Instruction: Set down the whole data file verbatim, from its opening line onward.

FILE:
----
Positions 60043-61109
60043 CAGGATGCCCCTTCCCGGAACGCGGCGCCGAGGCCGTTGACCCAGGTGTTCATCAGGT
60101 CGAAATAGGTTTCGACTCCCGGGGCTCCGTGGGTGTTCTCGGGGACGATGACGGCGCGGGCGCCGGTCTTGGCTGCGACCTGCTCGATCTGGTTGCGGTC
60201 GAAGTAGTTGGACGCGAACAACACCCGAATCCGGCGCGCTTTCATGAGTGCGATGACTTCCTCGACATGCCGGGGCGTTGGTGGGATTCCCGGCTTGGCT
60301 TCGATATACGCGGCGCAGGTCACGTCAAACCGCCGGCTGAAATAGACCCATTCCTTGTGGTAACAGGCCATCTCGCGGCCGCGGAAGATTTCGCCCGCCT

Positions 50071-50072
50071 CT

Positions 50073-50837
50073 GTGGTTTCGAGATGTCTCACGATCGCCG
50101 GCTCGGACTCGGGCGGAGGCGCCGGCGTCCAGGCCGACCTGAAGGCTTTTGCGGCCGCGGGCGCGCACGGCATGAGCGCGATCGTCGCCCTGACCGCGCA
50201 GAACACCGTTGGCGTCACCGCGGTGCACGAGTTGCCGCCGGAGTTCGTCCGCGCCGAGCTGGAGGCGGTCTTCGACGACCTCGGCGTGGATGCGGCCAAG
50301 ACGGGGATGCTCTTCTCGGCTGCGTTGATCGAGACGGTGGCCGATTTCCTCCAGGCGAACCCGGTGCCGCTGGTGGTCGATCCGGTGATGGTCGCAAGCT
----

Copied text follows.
Positions 60043-61109
60043 CAGGATGCCCCTTCCCGGAACGCGGCGCCGAGGCCGTTGACCCAGGTGTTCATCAGGT
60101 CGAAATAGGTTTCGACTCCCGGGGCTCCGTGGGTGTTCTCGGGGACGATGACGGCGCGGGCGCCGGTCTTGGCTGCGACCTGCTCGATCTGGTTGCGGTC
60201 GAAGTAGTTGGACGCGAACAACACCCGAATCCGGCGCGCTTTCATGAGTGCGATGACTTCCTCGACATGCCGGGGCGTTGGTGGGATTCCCGGCTTGGCT
60301 TCGATATACGCGGCGCAGGTCACGTCAAACCGCCGGCTGAAATAGACCCATTCCTTGTGGTAACAGGCCATCTCGCGGCCGCGGAAGATTTCGCCCGCCT

Positions 50071-50072
50071 CT

Positions 50073-50837
50073 GTGGTTTCGAGATGTCTCACGATCGCCG
50101 GCTCGGACTCGGGCGGAGGCGCCGGCGTCCAGGCCGACCTGAAGGCTTTTGCGGCCGCGGGCGCGCACGGCATGAGCGCGATCGTCGCCCTGACCGCGCA
50201 GAACACCGTTGGCGTCACCGCGGTGCACGAGTTGCCGCCGGAGTTCGTCCGCGCCGAGCTGGAGGCGGTCTTCGACGACCTCGGCGTGGATGCGGCCAAG
50301 ACGGGGATGCTCTTCTCGGCTGCGTTGATCGAGACGGTGGCCGATTTCCTCCAGGCGAACCCGGTGCCGCTGGTGGTCGATCCGGTGATGGTCGCAAGCT